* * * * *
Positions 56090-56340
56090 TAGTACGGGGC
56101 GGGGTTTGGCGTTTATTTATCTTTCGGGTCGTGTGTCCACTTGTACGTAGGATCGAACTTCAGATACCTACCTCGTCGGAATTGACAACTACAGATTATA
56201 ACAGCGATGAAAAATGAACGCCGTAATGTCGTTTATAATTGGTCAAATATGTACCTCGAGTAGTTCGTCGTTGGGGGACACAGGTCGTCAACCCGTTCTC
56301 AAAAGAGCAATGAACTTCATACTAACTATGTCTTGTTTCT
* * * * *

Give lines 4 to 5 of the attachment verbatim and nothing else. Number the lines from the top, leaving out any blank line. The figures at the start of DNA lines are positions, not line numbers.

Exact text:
56201 ACAGCGATGAAAAATGAACGCCGTAATGTCGTTTATAATTGGTCAAATATGTACCTCGAGTAGTTCGTCGTTGGGGGACACAGGTCGTCAACCCGTTCTC
56301 AAAAGAGCAATGAACTTCATACTAACTATGTCTTGTTTCT